Disappointingly, the last ‘Nkrumaists’ government formed by the PNP, and led by Dr Hilla Limann, was deposed by the founders of the NDC Party which was spearheaded by Ex-President J. J. Rawlings on 31st December 1981.

The military regimes of the NLC, SMC 1 and 2 ruled Ghana for about 10 years before the founders of the NDC supplanted power on 4th June 1979.

The UP tradition (PP and NPP) total share of the day-to-day management of the country is about 11 years to date.

In my humble opinion, in terms of useful infrastructural projects which put the country at a substantial and propitious position, Dr Nkrumah’s CPP government did exceedingly better than any of the administrations that followed.

“Although Prime Minister Kofi Abrefa Busia’s government lasted for less than three years, there is no community in Ghana where traces of his development initiatives cannot be seen.

“Notable achievements of Busia's government include the building of roads, housing, provision of healthcare facilities and water.

“Dr. Busia was the first Ghanaian leader to establish a ministry responsible for rural development, a move, which was in line with his commitment at raising the living standards of the rural dwellers (Daily Guide, 11/07/2013).”

Generally, I detest coup makers, but General I. K. Acheampong (The Head of State from 1972-78) was an exception to my odiousness. I had a great deal of respect for the man, primarily because of his great sense of foresight.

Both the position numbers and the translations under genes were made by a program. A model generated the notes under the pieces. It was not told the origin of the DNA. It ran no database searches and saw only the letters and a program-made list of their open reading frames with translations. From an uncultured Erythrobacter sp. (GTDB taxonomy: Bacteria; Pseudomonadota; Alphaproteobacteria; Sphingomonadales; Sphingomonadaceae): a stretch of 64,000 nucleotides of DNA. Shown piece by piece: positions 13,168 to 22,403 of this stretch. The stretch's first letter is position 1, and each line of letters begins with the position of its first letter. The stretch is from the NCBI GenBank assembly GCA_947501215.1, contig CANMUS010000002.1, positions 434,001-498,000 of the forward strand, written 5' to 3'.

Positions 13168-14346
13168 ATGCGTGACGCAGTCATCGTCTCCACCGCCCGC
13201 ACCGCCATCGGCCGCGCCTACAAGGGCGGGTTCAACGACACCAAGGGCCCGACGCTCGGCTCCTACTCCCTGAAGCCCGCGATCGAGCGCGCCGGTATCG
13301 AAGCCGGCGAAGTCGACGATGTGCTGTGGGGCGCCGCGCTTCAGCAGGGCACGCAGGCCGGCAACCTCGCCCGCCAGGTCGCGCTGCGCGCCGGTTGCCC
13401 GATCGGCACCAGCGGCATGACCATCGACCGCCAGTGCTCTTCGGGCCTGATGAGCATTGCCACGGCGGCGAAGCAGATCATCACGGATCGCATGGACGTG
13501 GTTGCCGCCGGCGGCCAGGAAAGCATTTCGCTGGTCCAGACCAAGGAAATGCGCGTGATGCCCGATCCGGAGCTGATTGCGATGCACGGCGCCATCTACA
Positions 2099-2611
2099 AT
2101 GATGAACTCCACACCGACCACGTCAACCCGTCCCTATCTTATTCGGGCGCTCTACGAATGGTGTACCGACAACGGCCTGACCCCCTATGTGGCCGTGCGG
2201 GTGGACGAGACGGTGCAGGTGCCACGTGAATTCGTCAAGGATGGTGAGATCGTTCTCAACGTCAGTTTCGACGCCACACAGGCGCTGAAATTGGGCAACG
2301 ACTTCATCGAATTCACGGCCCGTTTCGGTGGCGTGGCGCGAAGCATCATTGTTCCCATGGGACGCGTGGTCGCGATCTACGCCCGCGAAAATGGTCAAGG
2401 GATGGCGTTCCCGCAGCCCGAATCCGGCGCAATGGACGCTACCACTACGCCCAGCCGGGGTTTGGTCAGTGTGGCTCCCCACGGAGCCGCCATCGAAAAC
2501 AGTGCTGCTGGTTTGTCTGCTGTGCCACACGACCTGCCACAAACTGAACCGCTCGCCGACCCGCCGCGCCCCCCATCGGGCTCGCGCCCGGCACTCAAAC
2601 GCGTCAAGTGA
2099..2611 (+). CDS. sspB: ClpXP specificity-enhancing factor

In my humble opinion, General I. K. Acheampong was an estimable leader who initiated pragmatic policies such as operation feed yourself and affordable housing units.

“The Limann government assumed office at a time when the economy was stagnant; all credit lines to the country had gradually dried up and were finally blocked due to brutalities and confiscations at the harbours and other points of entry into Ghana.

“Through very careful negotiations, preparations and honest presentation of well thought-out programmes, government worked out a pragmatic approach to the solution of our economic problems.

“Laudable efforts were made to repay our short-term debts and demonstrated the ability to meet our debt obligations.

“DrLimann’s government was able, within 18 months, to restore virtually all traditional credit lines” (Source: PNC).

Disappointingly, however, Rawlings and his cohorts did not give Dr Liman and his PNP government the breathing space to govern the country, as they relentlessly breathed down the neck of President Liman.

As a matter of fact, Rawlings and his conspiratorial plotters unfairly kept criticising Dr Limann’s administration for what the coup makers perceived as economic mismanagement, until Rawlings and his jailbreaking geezers decided to depose Dr Limann.

Subsequently, J. J. Rawlings and the other obstreperous jailbreakers took arms and succeeded in deposing the democratically elected government of Dr Hilla Limann on 31st December 1981.

Apparently, Rawlings and his friends formed a government which they called the Provisional national Defence Council (PNDC) and appointed Rawlings as the chairman.

After imposing himself and despotically ruling the country for over 11 years, J. J. Rawlings retired from the military and bizarrely metamorphosed into civilian president on the ticket of the New Democratic Congress in 1992.

Columnist: Kwaku Badu